Medicare Coverage for Detecting Cognitive Impairment

Contributed by: Dennis Fortier, President, Medical Care Corporation

One of the constant themes of this blog is that Alzheimer's disease is routinely detected too late in today's medical environment. The data show that diagnoses are most common in years 8-10 of a typical disease course that runs 14 years. This means that the opportunity for treatment during years 1 through 7, when the brain is still quite healthy, is lost.

This practice of "late intervention" manifests itself in many of our blog topics. It contributes to the impression that treatment is completely ineffective when, in fact, earlier intervention can lead to meaningful delay of disease progression for some patients. Late intervention not only mitigates treatment effect but drives up health care costs because patients with impaired thinking do not practice effective self care. Also, late intervention has fueled the misdirected belief that Alzheimer's and dementia are one in the same. Sure, a person with Alzheimer's pathology will eventually become demented, but there is a long period of disease progression when the patient has only subtle cognitive difficulties.

As we have written, there are some understandable reasons why we intervene late. However, with the Health Care Reform Act passed in March and clarified last week, this could soon change.

Beginning in January of 2011, Medicare will reimburse primary care physicians to perform a more complete "Welcome to Medicare" visit with newly eligible members. They will also pay physicians to perform a complete "Wellness Visit" on an annual basis. Both the welcome visit and the wellness visit will include "detection of cognitive impairment".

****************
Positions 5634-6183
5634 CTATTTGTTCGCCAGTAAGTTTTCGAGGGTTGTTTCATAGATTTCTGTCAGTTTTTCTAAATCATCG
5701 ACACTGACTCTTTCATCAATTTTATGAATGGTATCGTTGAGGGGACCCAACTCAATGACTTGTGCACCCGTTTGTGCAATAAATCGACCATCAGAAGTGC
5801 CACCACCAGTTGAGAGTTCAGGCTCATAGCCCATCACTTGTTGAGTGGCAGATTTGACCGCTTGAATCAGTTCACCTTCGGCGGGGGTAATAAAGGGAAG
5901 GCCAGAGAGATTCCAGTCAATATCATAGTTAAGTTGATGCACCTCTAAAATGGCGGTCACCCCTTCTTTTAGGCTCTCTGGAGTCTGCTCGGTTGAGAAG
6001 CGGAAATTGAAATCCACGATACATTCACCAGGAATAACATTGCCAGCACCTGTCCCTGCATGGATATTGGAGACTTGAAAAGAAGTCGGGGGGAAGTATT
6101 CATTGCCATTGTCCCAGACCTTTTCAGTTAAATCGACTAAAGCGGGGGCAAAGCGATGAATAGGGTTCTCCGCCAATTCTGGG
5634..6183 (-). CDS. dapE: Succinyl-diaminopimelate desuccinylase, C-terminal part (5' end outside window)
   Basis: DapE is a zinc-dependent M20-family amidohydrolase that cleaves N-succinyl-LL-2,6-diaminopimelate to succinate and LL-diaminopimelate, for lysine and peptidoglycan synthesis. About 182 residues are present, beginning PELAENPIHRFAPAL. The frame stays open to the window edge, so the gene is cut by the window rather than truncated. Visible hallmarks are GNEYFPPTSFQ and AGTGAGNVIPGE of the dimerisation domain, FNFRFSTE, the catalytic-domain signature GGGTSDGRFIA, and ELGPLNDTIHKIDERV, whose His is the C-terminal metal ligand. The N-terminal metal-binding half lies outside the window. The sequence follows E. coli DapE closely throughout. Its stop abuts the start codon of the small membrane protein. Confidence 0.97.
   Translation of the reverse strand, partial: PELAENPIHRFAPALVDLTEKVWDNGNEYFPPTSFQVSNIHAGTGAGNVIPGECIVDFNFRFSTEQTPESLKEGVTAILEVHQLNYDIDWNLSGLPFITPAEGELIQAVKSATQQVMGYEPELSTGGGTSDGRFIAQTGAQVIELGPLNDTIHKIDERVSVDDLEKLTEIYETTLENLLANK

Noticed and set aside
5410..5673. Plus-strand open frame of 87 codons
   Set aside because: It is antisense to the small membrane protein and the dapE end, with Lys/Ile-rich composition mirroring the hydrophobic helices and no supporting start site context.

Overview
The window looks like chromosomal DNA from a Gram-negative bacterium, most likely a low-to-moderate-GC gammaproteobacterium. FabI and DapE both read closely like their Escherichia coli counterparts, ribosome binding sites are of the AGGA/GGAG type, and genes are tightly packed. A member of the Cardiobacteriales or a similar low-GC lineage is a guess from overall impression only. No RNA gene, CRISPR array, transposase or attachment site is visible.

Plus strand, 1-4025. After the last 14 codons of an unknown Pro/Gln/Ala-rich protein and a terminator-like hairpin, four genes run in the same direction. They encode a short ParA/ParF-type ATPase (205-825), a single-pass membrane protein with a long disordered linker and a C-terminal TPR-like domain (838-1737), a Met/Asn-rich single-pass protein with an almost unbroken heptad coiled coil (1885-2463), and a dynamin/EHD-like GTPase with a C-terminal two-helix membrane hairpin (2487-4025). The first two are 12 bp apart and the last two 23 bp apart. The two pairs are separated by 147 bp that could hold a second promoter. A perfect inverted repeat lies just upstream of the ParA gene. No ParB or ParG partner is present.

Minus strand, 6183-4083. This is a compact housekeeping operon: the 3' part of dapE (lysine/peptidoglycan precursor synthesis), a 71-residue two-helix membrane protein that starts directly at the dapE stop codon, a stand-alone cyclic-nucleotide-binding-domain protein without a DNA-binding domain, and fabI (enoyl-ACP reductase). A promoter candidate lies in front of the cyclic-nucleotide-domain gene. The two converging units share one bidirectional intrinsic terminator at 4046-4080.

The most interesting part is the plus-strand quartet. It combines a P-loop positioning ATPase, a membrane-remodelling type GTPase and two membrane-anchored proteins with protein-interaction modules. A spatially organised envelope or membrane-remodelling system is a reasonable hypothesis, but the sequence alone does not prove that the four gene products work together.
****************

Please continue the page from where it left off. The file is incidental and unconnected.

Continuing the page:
This is a great step in the right direction. It will force a conversation between patients and doctors that has been sorely needed but ignored for some time. I know that not every Medicare recipient will schedule these visits and not every physician will follow all of the guidelines. In fact, I suspect only a small percentage of those on Medicare will actually have their cognition assessed in 2011. But I predict an overwhelmingly clear picture will emerge from this "toe in the door" to better care.

Here is what I envision: Some physicians will take this opportunity seriously and perform careful assessments of their patients. Some of their "seemingly healthy" patients will perform poorly on a simple cognitive test and a diagnostic work-up will ensue. The physician will find and treat a range of memory-impairing medical problems from depression to thyroid disorder to early Alzheimer's disease. Overall, patients will benefit from treatment of these conditions and their cognition will improve. As their minds become sharper than they would have been without treatment, they will do a better job managing their hypertension and their diabetes. They will be less depressed; they will feel better and stay more active. Their overall health will improve and the cost to Medicare for keeping them healthy will plummet.

Such an ideal will never be achieved in an entire population. However, I believe that the impact of such care on even a small scale will be discernible in the data. If so, then each year, more and more physicians and a growing number of patients will embrace the concept of managing their cognitive health. I think we are finally on the right track.

1 comment :

  1. I had a brain injury and am consistently told that; it's all in my head ~8(